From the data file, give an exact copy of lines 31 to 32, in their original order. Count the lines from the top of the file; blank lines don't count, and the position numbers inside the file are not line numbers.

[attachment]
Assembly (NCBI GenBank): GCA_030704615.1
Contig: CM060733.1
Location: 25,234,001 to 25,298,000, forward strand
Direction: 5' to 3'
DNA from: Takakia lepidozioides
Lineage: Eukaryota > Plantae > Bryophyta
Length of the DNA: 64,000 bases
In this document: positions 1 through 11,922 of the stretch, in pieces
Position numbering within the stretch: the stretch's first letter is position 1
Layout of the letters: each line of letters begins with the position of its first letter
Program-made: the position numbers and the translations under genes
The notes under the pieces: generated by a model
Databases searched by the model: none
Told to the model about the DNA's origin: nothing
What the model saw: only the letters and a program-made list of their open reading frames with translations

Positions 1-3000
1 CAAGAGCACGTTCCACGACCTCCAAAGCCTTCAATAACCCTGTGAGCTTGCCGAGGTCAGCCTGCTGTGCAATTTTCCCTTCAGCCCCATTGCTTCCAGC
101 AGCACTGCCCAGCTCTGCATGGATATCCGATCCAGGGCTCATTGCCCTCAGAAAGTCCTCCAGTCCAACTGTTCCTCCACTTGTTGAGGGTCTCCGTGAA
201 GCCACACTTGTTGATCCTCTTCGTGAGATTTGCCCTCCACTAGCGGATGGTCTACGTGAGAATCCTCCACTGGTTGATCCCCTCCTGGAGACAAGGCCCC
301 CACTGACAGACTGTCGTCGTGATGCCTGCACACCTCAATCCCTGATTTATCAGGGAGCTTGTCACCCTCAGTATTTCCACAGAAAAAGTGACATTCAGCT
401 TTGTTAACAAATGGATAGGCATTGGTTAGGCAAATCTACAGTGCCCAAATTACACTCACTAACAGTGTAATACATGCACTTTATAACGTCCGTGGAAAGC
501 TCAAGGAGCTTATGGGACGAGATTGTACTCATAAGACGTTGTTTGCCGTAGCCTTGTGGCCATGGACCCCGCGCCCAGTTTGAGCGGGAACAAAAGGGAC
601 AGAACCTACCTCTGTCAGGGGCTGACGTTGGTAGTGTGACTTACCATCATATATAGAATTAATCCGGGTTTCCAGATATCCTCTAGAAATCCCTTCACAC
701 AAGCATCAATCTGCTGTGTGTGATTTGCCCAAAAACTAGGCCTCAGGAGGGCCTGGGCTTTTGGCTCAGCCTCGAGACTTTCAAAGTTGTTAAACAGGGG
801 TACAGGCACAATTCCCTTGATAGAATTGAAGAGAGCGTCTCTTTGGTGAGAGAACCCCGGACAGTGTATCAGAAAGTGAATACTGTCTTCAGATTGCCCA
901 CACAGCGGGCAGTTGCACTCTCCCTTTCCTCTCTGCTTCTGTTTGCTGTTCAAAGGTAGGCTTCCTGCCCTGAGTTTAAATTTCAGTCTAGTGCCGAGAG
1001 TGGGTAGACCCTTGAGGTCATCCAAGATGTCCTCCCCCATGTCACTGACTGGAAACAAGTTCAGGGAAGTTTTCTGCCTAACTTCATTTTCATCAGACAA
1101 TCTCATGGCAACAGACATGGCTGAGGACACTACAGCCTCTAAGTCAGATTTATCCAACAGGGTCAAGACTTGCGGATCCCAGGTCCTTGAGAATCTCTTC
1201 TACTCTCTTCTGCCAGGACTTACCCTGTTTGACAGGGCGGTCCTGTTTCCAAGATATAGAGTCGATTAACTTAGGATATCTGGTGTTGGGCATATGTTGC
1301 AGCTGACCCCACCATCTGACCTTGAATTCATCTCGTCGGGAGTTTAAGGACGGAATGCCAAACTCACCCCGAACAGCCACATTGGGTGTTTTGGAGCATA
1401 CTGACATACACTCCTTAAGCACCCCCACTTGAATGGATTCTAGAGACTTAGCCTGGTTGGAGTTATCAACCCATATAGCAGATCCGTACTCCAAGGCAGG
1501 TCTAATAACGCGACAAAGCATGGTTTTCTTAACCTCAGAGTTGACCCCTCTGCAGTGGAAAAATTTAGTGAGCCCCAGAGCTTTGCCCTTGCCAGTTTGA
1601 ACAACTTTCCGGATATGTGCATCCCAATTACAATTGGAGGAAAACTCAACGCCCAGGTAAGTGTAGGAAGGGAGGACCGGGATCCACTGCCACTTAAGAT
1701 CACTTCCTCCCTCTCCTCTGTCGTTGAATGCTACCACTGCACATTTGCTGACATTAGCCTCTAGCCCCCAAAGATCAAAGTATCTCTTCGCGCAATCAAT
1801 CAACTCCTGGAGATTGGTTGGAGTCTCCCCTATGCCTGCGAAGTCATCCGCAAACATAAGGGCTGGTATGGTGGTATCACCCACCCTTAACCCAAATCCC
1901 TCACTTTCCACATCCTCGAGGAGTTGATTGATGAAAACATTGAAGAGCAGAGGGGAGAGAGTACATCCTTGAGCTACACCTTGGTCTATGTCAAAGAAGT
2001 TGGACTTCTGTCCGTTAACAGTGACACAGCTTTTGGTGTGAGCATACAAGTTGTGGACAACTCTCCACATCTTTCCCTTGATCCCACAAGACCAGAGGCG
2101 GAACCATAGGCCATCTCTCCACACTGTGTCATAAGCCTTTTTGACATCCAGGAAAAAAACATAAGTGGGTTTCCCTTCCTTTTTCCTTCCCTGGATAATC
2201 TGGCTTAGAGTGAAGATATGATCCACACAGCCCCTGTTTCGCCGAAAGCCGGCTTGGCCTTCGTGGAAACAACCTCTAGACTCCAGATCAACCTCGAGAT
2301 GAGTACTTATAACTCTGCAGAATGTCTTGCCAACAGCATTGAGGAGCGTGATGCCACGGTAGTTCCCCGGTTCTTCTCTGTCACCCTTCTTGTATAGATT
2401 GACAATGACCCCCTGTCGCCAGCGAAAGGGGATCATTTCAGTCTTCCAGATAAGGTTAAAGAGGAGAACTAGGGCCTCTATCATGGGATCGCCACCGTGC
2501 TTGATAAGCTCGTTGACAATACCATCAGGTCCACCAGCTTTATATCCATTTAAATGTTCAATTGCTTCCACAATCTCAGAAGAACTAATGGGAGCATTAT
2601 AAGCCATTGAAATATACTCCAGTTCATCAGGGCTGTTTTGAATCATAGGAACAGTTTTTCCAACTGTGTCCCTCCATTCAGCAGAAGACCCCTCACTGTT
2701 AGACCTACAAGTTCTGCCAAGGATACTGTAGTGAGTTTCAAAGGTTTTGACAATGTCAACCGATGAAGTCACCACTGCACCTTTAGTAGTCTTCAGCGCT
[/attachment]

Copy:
1401 CTGACATACACTCCTTAAGCACCCCCACTTGAATGGATTCTAGAGACTTAGCCTGGTTGGAGTTATCAACCCATATAGCAGATCCGTACTCCAAGGCAGG
1501 TCTAATAACGCGACAAAGCATGGTTTTCTTAACCTCAGAGTTGACCCCTCTGCAGTGGAAAAATTTAGTGAGCCCCAGAGCTTTGCCCTTGCCAGTTTGA